Mike Storen, a peripatetic sports executive who, during the brief life of the upstart American Basketball Association in the 1960s and ’70s, ran three teams and was the league’s commissioner, died on May 7 in Atlanta. He was 84.
The cause was complications of a rare form of cancer, said his daughter, Hannah Storm, an anchor for ESPN’s SportsCenter.
When Mr. Storen was hired by the Indiana Pacers as its general manager in 1967, the A.B.A. was about to start its inaugural season as a flashy alternative to the older National Basketball Association. It used a patriotic red, white and blue ball and adopted the three-point field goal, from at least 25 feet from the basket.
He had no experience in talent evaluation but had some basketball experience, having held jobs in the N.B.A. with the Baltimore Bullets (now the Washington Wizards) and the Cincinnati Royals (now the Sacramento Kings).
“Our biggest problem now is one of time,” Mr. Storen said at a news conference to announce his hiring by the Pacers. “We don’t have any ballplayers, we don’t have films on the top college prospects, we don’t even have an office.”
Operating at first from the back of a jewelry store in Indianapolis, he began to build the team. He signed Roger Brown, a high school sensation from Brooklyn who had been blacklisted by the N.B.A. for his ties to a notorious gambler and was working in an automobile plant in Dayton, Ohio; traded for the center Mel Daniels, a great rebounder, in 1968; and hired Bob Leonard, known as Slick, to be the coach.
Mr. Storen displayed cunning as well. In 1969, both the A.B.A. and the N.B.A. coveted Lew Alcindor (later known as Kareem Abdul-Jabbar), the sensational center from U.C.L.A.
To lure Alcindor (if not to the Pacers, then to another A.B.A. team) Mr. Storen concocted a scheme he called Operation Kingfish. It included developing a psychological profile of Alcindor, hiring a private detective to follow him and trying to get Howard Hughes to put up $1 million to sign him in exchange for syndicated TV rights.
But Mr. Hughes never met with them, and Alcindor signed with the N.B.A.’s Milwaukee Bucks.
Still, the Pacers improved under Mr. Storen and won the 1970 A.B.A. championship, but he left a week later for another A.B.A. team, the Kentucky Colonels, as their president and general manager. “I am not the least concerned about the ability of the A.B.A. to survive, no matter what,” he said confidently on joining the Colonels.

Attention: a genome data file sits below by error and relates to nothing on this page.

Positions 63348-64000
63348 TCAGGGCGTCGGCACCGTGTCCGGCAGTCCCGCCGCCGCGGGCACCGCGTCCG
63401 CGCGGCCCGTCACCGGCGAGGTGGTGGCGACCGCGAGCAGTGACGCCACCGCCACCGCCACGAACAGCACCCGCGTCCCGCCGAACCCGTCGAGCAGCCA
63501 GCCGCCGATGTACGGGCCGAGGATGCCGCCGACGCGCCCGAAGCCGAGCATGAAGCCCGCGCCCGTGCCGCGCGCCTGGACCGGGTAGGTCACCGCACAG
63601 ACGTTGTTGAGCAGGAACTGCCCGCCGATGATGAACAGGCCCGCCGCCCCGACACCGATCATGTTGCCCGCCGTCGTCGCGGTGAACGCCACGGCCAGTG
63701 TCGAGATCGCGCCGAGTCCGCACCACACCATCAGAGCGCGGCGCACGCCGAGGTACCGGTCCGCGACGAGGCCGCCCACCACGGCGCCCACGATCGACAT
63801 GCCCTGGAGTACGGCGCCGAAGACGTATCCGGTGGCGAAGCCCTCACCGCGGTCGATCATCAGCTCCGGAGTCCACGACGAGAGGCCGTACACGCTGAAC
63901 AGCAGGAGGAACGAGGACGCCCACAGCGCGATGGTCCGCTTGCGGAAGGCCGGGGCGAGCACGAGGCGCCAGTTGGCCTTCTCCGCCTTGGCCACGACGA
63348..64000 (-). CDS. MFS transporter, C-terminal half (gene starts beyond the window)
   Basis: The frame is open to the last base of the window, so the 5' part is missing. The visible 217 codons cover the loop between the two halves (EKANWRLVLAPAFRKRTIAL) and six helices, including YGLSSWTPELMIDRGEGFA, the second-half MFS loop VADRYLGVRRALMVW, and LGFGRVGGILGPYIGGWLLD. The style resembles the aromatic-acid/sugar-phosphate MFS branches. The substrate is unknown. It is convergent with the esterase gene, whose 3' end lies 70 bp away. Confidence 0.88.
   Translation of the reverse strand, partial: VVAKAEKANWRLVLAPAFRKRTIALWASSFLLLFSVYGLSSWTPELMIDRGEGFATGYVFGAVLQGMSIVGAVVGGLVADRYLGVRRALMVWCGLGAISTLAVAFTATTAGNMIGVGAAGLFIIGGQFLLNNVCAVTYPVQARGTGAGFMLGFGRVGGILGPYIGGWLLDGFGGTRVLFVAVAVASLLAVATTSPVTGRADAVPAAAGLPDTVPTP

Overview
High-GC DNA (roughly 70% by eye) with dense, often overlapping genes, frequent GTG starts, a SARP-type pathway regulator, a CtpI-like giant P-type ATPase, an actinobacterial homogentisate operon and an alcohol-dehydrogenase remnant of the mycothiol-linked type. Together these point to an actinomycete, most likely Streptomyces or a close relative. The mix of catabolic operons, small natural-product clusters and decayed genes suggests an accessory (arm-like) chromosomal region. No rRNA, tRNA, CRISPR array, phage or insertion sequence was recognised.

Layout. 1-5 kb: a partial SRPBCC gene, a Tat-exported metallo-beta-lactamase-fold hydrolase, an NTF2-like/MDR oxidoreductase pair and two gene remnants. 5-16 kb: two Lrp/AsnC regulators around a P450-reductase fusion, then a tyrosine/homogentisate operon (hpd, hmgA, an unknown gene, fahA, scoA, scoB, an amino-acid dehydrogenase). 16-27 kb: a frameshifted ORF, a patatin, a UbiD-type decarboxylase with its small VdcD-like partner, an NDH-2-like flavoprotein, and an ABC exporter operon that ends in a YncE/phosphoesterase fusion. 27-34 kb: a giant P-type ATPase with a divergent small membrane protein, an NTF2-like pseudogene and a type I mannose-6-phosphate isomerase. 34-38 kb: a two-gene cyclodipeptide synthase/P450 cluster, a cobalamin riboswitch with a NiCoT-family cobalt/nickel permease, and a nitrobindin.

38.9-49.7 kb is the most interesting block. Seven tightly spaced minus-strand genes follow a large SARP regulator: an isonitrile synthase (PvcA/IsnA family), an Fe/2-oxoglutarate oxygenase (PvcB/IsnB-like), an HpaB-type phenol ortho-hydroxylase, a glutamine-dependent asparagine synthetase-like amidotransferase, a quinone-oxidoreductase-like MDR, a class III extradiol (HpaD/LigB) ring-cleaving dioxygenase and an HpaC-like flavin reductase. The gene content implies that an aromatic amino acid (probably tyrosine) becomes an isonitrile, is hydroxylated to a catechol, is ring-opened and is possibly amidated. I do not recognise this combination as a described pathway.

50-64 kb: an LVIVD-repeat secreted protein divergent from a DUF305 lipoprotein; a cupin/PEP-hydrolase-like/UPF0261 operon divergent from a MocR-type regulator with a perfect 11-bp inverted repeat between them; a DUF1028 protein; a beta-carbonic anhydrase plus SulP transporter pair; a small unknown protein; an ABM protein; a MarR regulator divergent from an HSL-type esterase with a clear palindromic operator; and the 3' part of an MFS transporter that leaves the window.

The Colonels became a dominant team as well, in part because Mr. Storen outbid other teams for the draft rights to the center Artis Gilmore, who, along with the forward Dan Issel, formed the nucleus of the team that won the 1975 A.B.A. title. But by then Mr. Storen had also left that team after a dispute with the owner, John Y. Brown.
Mark Storen Jr. was born on Sept. 14, 1935, in Michigan City, Ind. His father was a lawyer and a judge. His mother, Marion Lois (Riley) Storen, was a teacher and a prison clerk. To distinguish Mark Jr. from his father, his family called him Mike.
Mr. Storen graduated from the University of Notre Dame and then served five years in the Marines. After his discharge, he read a newspaper article reporting that a young N.B.A. team, the Chicago Zephyrs, had sold only 600 season tickets for the 1963 season. He called the team and got an appointment with one of its owners.
“I guaranteed him that if he’d hire me, I’d sell 600 new ones by myself,” Mr. Storen told Sports Illustrated in 1974. He got the job as promotion director and moved with the team to Baltimore, where it was renamed the Bullets. He joined the Cincinnati Royals two years later as promotion and ticket sales director
By the time of the merger he had stepped down as commissioner, after less than a year in the job, to run the Memphis Tams, a financially-troubled A.B.A. franchise of which he was part owner. The Tams, renamed the Sounds, floundered further, and Mr. Storen left the league in 1975.
Afterward, he held executive posts with the Memphis Southmen of the World Football League; the Atlanta Hawks of the N.B.A., the Houston Astros of Major League Baseball and the Georgia Force of the Arena Football League. He was also the commissioner of the Continental Basketball Association, the Global Basketball Association and the Indoor Professional Football League — all of them minor leagues.
“My dad was the most enthusiastic, loudest guy in the room,” Ms. Storm said in an interview. “But his strong personality led him to have a variety of jobs.”
In addition to his daughter, he is survived by his wife, Lynn (Roberts) Storen; two sons, Mark and Stephen, who is known as Duke; two stepdaughters, Susan Duncan and Lisa Roberts; 14 grandchildren; and a sister, Patricia Storen Weisflog. His marriage to Hannah Grasberger ended in divorce.
Mr. Storen never retired. His most recent job, in his 80s, was selling sports caps at Lids sportswear shops in Atlanta.
“He was on his feet 10 hours a day,” Ms. Storm said, “telling sports stories.”